Stage 4: information on share of school-leavers without a degree + preferences for increased spending for all schools/schools in counties with high shares of school-leavers without a degree
Stage 5: information on share of school-leavers without a degree + perceived effectiveness of spending for all schools/schools in counties with high shares of school-leavers without a degree

Treatment 3:
Stage 1: prior beliefs on unemployment rate in county
Stage 2: prior beliefs on the number of counties in Germany with a higher unemployment rate
Stage 3: perception of regional inequality with respect to unemployment rates
Stage 4: preferences for increased spending for all counties/counties with high unemployment rates
Stage 5: perceived effectiveness of spending for all counties/counties with high unemployment rates

Treatment 4:
Stage 1: prior beliefs on unemployment rate in county
Stage 2: prior beliefs on the number of counties in Germany with a higher unemployment rate
Stage 3: information on unemployment rates + perception of regional inequality with respect to unemployment rates
Stage 4: information on unemployment rates + preferences for increased spending for all counties/counties with high unemployment rates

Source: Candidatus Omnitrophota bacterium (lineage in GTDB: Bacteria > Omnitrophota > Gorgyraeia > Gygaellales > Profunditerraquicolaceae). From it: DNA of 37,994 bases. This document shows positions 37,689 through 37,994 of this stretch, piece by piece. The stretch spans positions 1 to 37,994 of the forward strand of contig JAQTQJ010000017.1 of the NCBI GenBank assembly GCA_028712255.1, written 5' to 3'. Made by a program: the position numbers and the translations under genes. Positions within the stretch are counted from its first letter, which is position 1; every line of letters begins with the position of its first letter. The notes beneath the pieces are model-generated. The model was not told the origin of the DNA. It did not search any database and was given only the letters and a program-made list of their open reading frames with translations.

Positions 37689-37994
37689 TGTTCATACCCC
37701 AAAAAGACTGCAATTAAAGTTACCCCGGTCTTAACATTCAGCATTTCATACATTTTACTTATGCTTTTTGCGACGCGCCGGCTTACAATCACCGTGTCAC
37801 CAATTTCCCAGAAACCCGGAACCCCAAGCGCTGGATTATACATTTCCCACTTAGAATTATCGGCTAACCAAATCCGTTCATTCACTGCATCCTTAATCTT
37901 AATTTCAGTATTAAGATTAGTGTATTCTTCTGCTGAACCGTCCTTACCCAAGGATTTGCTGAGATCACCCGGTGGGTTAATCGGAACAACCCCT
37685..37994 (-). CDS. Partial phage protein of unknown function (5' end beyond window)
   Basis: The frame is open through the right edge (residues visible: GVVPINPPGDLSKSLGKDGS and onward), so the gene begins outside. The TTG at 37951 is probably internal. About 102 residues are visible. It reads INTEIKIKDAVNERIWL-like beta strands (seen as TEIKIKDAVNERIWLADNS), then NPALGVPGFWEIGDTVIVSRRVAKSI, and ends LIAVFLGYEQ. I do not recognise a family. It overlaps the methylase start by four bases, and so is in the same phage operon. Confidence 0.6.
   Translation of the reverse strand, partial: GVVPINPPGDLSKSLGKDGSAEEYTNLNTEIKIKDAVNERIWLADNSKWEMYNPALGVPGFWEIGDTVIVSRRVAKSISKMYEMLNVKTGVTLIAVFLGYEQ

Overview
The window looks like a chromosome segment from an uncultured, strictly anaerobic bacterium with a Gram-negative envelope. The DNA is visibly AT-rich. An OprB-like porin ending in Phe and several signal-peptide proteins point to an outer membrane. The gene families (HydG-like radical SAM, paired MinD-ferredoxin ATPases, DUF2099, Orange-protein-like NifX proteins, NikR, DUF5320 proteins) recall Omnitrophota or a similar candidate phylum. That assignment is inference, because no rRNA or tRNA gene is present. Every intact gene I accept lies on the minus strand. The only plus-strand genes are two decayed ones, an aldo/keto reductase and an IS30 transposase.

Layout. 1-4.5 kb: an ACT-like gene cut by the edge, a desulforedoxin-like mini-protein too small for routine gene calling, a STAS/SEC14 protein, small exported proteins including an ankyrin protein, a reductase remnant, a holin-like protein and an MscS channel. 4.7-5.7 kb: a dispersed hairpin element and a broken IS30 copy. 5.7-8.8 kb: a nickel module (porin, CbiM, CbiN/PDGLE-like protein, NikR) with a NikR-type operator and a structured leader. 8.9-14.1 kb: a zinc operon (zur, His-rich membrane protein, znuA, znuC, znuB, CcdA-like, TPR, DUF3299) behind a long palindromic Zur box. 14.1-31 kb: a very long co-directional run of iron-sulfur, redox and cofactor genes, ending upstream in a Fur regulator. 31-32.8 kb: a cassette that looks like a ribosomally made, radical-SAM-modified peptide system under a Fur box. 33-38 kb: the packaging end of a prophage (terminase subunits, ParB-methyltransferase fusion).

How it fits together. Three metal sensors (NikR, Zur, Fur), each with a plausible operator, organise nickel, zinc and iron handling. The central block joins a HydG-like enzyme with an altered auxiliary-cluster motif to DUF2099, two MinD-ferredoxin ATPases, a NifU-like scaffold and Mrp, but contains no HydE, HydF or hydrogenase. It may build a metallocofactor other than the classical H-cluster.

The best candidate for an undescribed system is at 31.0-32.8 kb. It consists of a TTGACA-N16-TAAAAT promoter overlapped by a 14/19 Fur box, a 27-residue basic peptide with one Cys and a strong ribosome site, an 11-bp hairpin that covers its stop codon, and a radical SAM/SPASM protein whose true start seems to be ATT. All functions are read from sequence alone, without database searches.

Stage 5: information on unemployment rates + perceived effectiveness of spending for all counties/counties with high unemployment rates
Experimental Design Details
Not available
Randomization Method
Randomization is carried out by the survey company respondi, using a computer.
Randomization Unit
at the individual level
Was the treatment clustered?
No
Experiment Characteristics
Sample size: planned number of clusters
10,000
Sample size: planned number of observations
10,000 adults aged 18-69 years
Sample size (or number of clusters) by treatment arms
approx. 2,500 will be assigned to each of the Treatment groups
Minimum detectable effect size for main outcomes (accounting for sample design and clustering)
IRB
INSTITUTIONAL REVIEW BOARDS (IRBs)
IRB Name
IRB Approval Date
IRB Approval Number